Blue Cross Blue Shield of Mississippi
National Men’s Health Month

National Men’s Health Month

June is National Men’s Health Month! Did you know that men deal with more health problems and live on average 5 years less than women? Some of the most common health problems contributing to a shorter lifespan in men are heart disease, cancer, injuries, stroke, and suicide. Despite this, men are more reluctant to seek medical care than women and may only go to the doctor when they have a serious medical issue. Furthermore, women go to the doctor twice as much as men and are 100% better at maintaining screening and preventive services than men.

The goal of National Men’s Health Month is to bring awareness to helping men prioritize their health so they can live happier and longer lives. Here are 5 recommendations to get men on top of their health:

  1. 1.
    Schedule an annual wellness visit with your primary care provider
  2. 2.
    Take care of your mental health
    • Depression and mental health issues often go undiagnosed in men. Statistics show that men are 4 times more likely to commit suicide. Your primary care provider can help support and direct you to useful resources to help manage any mental health concern. Explore mental health resources »

  3. 3.
    Consider healthier lifestyle habits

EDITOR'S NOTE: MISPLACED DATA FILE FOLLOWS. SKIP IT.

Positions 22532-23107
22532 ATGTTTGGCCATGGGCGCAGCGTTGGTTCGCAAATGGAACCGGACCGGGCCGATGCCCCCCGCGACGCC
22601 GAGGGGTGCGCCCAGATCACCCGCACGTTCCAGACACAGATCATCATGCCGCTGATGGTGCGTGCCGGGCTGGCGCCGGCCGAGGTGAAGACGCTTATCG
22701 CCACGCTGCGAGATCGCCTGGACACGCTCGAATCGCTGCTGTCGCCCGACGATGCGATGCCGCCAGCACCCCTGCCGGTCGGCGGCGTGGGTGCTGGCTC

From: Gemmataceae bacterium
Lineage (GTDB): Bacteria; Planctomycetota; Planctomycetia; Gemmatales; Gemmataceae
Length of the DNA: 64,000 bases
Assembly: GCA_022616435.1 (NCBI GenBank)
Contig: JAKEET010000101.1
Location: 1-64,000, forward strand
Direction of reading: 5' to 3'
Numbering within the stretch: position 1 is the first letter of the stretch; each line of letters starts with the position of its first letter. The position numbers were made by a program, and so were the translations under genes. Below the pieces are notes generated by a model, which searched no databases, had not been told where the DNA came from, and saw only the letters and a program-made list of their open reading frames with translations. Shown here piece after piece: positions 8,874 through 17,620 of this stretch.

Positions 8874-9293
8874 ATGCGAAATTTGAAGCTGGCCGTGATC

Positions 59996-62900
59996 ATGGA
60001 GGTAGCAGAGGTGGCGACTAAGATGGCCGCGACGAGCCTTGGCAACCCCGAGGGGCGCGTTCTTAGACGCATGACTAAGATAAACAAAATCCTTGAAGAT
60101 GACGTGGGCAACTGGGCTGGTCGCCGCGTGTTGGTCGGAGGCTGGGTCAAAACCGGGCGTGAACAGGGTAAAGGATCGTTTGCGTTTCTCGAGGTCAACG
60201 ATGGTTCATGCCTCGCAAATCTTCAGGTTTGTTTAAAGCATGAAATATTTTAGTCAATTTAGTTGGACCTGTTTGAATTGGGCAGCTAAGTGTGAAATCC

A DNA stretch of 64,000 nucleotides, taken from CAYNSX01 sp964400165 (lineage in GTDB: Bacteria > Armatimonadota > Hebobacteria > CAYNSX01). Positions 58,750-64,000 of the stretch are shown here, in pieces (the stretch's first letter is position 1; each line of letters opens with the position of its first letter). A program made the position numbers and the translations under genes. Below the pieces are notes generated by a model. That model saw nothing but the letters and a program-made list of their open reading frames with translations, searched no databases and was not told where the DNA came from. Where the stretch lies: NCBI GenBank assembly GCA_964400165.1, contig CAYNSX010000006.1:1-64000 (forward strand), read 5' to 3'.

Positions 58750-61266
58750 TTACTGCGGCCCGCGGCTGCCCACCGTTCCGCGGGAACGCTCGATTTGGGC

• Many chronic health problems such as cardiovascular disease, diabetes, obesity, high cholesterol, and hypertension, can be prevented, or even reversed, with healthy lifestyle habits such as a healthy diet, consistent exercise, adequate sleep, and managing stress. Your primary care provider, a registered dietitian, or a certified wellness coach are great resources to get you on track with healthy lifestyle changes.

  4. 4.
    Use sunscreen
    • Men on average spend more time in the sun than women, which puts them at higher risk for certain skin cancers. The Skin Cancer Foundation recommends to use a broad spectrum (UVA/UVB) sunscreen with SPF 15 or higher daily. If spending several hours outdoors, use a water-resistant, broad spectrum (UVA/UVB) sunscreen with an SPF of 30 or higher. Check your skin regularly and see your primary care provider or dermatologist for any irregular growths or marks. Learn more about the benefits of sunscreen »

  5. 5.
    Be Tobacco Free
    • According to the American Cancer Society, smoking and tobacco use have been associated with one-third of all forms of cancer. Smoking can double the risk of stroke and has been linked to approximately ninety-percent of lung cancers. A great first step in tobacco cessation is utilizing your Be Tobacco Free benefit and discussing a quit plan with your primary care provider. Learn more about our Be Tobacco-free Program »

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